I recommend the documentary Waste Land to anyone interested in waste management or environment and poverty issues in the Third World.
The film — co-directed by Karen Harley and Joao Jardim, and photographed by Dudu Miranda — revolves around a return visit to Brazil by artist Vik Muniz, a Sao Paulo native who now lives in New York. Muniz is famous for re-creations of well-known artworks using offbeat perishable materials, such as Mona Lisas made of peanut butter and jelly, a Last Supper made of chocolate syrup, and portraits of children on a plantation in St. Kitts made from white sugar on black paper.
Muniz travels to Jardim Gramacho — the world’s largest landfill, which receives 70 per cent of Rio de Janiero’s trash, to create artworks made from garbage. Muniz spends nearly three years interacting with the catadores, or trash pickers, photographing them and then turning their images into enormous works of art that commemorate their lives. Muniz comments that the catadores have become society’s human “garbage” — the bottom of a social hierarchy that Muniz seeks to overturn through his radical art.
Muniz enlarges the photographs of the catadores onto gigantic canvases laid on the floor of a nearby industrial space using a projector mounted on a high scaffold. The shadowy outlines of faces and bodies are then sketched, not with pencil or paint, but with actual garbage taken from the landfill. Under the direction of Muniz standing on the scaffold with a laser pointer, the catadores themselves execute the paintings using waste materials. When a colourful image made from bottle caps, shredded rubber, pop cans and other salvaged debris is complete, Muniz photographs it and then develops it into a gallery-size giclee color print.
The “art” is not simply the final framed series of works, which Muniz eventually shows around the world, but the process via which they were created, the documentary film, and ultimately the transformative power the project has on the lives of the catadores. Muniz donates money from the sale of the artwork to the catadores, lifting them out of poverty.
About 3,000 trash pickers worked at Jardim Gramacho when Muniz began his project, earning $20 to $25 per day — a decent wage by local standards, for those who can adapt to the stench and rough working conditions of the landfill. The film brilliantly depicts the day to day lives of the workers and their families, following them into their nearby favela (shantytown) dwellings.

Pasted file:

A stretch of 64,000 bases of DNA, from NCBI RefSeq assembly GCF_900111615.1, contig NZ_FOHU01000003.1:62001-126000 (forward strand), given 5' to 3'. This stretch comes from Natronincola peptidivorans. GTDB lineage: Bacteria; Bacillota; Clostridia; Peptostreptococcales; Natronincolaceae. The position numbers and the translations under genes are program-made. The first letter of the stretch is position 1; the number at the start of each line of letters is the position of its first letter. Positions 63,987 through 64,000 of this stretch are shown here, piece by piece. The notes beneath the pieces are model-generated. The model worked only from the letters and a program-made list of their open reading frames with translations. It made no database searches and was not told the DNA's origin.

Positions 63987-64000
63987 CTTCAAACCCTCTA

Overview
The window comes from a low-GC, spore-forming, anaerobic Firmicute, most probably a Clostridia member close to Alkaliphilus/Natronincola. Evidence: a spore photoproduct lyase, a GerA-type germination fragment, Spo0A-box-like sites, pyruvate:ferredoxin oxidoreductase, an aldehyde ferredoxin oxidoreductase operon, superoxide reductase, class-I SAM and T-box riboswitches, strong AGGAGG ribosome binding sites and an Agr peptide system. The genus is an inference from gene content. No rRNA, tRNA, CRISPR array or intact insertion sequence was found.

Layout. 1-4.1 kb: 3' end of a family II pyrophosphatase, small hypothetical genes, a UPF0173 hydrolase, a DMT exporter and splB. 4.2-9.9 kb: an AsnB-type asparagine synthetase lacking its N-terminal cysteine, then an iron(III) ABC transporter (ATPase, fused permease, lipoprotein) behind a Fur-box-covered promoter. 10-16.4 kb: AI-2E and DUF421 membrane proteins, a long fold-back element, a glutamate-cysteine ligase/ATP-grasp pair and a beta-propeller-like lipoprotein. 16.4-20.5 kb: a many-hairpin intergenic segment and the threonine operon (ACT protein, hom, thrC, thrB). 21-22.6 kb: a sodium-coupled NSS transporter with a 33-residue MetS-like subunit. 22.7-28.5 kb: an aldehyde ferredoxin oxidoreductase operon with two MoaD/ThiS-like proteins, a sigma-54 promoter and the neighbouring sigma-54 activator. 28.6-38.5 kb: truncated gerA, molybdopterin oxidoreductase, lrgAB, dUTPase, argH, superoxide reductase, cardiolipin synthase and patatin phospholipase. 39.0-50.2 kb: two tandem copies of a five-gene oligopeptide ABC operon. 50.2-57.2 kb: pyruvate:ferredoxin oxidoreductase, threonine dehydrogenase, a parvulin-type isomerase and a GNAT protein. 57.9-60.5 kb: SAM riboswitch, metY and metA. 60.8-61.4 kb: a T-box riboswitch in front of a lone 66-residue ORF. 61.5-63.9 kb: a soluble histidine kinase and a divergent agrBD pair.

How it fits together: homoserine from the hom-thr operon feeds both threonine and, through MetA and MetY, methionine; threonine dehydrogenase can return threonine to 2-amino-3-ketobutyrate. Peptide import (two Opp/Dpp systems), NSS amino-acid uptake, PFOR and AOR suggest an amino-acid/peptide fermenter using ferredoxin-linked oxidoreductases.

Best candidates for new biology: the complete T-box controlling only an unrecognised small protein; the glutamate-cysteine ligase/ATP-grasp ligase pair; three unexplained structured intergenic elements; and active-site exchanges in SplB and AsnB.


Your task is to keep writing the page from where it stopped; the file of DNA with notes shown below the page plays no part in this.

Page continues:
We get a front row glimpse into the lives of a wide selection of catadores. There’s 18-year-old Suelem who has worked in the garbage since she was seven and is proud of the opportunity to support her two children (with a third on the way) away from the prostitution and drug trafficking that has consumed most of her peers.
At the other extreme of age Valter — the landfill’s elder statesmen and a recycling guru who delights in rhymes and morals. All the catadores repeat his mantra that “99 is not 100” — meaning that recycling just one item (a soft drink can, say) makes a difference.
Another notable is young Zumbi, the landfill’s resident intellectual, who has worked at Jardim Gramacho since the age of nine. Instead of recycling books for their paper, he keeps them and has started a community lending library in his shack. He’s on the Board of ACAMJG, the Association of Recycling Pickers of Jardim Gramacho, led by founder and president Tiao. Inspired by political texts he found in the waste, Tiao convinces his co-workers that organizing could make a difference. He thinks of himself as an environmentalist and in one of the film’s most memorable scenes corrects a national talk-show host on live television, saying, “We are not pickers of garbage; we are pickers of recyclable materials.”
Tiao’s ACAMJG has built a recycling centre where scavenged materials are sold to middlemen, and a small medical centre for the workers, but his dream of better things is surpassed when he travels to London with Muniz. They bring along the artwork Muniz created from Tiao’s photograph — a copy of the famous 1793 painting The Death of Marat by Jacques-Louis David. When it sells at auction for $50,000, Tiao cried uncontrollably. Thus begins the process via which all the catadores lives are uplifted.
Muniz, who grew up in poverty, is irrepressibly happy throughout the film, and expresses his amazement that “the educated elite really believe they’re better than other people.” His near mystical faith in the transformative power of art forever changes the lives of a small group of people, and perhaps, by extension, how we think of garbage itself, and the world’s poor who scavenge among it.
Waste Land was produced by Almega Projects and O2 Filmes, was released by Arthouse Films.
Guy Crittenden is editor of this magazine. Contact Guy at firstname.lastname@example.org